Locke (2013)

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For a film that is essentially a guy driving in a car for 83 minutes, Locke is surprisingly mesmerising. Tom Hardy gives a great performance as the only visible cast member Ivan Locke, who, whilst on a journey down the M1 to London, listens to his life unravel. As a site manager, he is clearly more in love with, and concerned about, concrete than his wife, marriage and affair. He truly believes he’s doing the right thing by driving to London to be at the birth of his illegitimate child instead of watching a football match with his two excited sons and wife or on site of the largest “pour” in history. Through an endless stream of phone calls, we are invited to listen and watch as his life unravels along with himself.

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Despite the dubious Welsh accent, Tom Hardy does a great job of holding this film together. If his performance had been rubbish, the film would have failed even with Olivia Colman as one of the voices on the phone. His demeanor changes subtly over the course of the film from a man who truly believes he is doing the right thing to a man realising his justifications are getting him nowhere and he might actually end up with nothing. At one point, towards the end of the film, he says “I started this journey with a wife and a job. Now I have nothing.” It’s the only point during the film he comes face to face with the consequences of his actions. Otherwise, he spends his time justifying himself to himself and his father who is no longer around.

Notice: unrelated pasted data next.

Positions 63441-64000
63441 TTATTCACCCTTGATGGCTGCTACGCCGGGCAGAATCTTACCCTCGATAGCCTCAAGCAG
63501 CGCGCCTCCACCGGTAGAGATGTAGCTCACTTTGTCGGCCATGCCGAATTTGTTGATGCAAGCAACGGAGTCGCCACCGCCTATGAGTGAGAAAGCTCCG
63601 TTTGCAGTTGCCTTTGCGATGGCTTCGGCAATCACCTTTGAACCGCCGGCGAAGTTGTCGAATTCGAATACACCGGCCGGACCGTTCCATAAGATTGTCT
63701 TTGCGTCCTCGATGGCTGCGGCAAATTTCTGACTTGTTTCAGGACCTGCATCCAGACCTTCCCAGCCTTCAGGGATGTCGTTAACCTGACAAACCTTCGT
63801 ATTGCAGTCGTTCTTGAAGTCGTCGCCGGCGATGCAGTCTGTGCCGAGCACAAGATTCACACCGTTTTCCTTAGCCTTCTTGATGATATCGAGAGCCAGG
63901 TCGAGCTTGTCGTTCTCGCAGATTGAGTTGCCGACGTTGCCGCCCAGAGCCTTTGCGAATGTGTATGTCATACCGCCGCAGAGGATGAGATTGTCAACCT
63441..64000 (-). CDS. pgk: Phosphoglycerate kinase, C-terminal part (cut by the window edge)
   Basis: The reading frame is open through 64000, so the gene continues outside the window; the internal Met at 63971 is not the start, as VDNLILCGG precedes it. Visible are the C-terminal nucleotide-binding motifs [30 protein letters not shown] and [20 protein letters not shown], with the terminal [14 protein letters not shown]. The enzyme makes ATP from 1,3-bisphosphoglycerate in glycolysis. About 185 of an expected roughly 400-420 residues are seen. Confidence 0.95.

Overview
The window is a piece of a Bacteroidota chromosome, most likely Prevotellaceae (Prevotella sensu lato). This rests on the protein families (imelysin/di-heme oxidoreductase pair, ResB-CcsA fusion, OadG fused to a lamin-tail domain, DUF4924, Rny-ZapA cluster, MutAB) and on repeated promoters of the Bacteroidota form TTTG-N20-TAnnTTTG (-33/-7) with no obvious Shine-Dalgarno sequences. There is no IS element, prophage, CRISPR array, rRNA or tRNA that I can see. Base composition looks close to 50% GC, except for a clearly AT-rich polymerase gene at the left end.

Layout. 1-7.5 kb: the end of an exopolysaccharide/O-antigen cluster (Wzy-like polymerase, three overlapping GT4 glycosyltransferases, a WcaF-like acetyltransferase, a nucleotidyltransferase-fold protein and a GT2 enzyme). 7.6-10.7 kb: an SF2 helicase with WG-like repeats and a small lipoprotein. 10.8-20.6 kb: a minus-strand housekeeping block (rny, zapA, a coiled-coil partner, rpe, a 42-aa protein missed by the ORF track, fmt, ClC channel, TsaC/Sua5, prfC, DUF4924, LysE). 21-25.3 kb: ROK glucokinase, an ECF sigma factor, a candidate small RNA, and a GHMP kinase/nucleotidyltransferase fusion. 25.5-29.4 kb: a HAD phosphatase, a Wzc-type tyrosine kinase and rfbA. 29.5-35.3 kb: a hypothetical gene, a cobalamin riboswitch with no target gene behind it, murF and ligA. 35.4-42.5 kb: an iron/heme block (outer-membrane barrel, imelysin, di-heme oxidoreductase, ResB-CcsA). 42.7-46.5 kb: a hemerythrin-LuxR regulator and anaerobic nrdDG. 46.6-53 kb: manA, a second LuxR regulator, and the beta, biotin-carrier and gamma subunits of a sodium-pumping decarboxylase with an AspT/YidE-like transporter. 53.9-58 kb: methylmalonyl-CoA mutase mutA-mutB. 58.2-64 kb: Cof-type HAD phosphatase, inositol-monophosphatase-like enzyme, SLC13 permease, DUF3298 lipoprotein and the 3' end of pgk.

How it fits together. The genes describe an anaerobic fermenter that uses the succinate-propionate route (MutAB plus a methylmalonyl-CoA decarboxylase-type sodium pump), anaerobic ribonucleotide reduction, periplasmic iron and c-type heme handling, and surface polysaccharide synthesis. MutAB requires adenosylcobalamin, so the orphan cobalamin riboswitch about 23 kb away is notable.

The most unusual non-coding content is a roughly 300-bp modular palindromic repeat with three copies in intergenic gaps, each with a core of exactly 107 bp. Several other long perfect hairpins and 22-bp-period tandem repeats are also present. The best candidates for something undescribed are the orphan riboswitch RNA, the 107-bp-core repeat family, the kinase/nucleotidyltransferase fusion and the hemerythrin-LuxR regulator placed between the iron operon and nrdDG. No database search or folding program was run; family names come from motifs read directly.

There’s only so much you can do with a film whose only set is the inside of a car, but cinematographer Haris Zambarloukos does a great job of making Locke visually interesting. Switching between shots of Ivan driving and talking to his view out of the car and of the car itself, and making use of reflections and mirrors, Haris successfully makes interesting what would otherwise have been incredibly dull to watch. Between them, Haris and Tom Hardy ensure the film remains captivating even through the end credits.

Locke

All in all, Locke is a very interesting idea executed into a very interesting film. Shot over eight days and with a score that fits the film perfectly, this is definitely worth your time. It might not seem feasible that someone would receive that many phone calls in that amount of time, but that’s an issue that has to be overlooked because otherwise the film really is just someone driving down the godawful M1. This is a real winner for British cinema, and one of the more original ideas to come out of LFF.

Director: Steven Knight
Writer: Steven Knight
Stars: Tom Hardy, Olivia Coleman, Ruth Wilson
Runtime: 85 mins
Country: USA, UK

Film Rating: ★★★½☆

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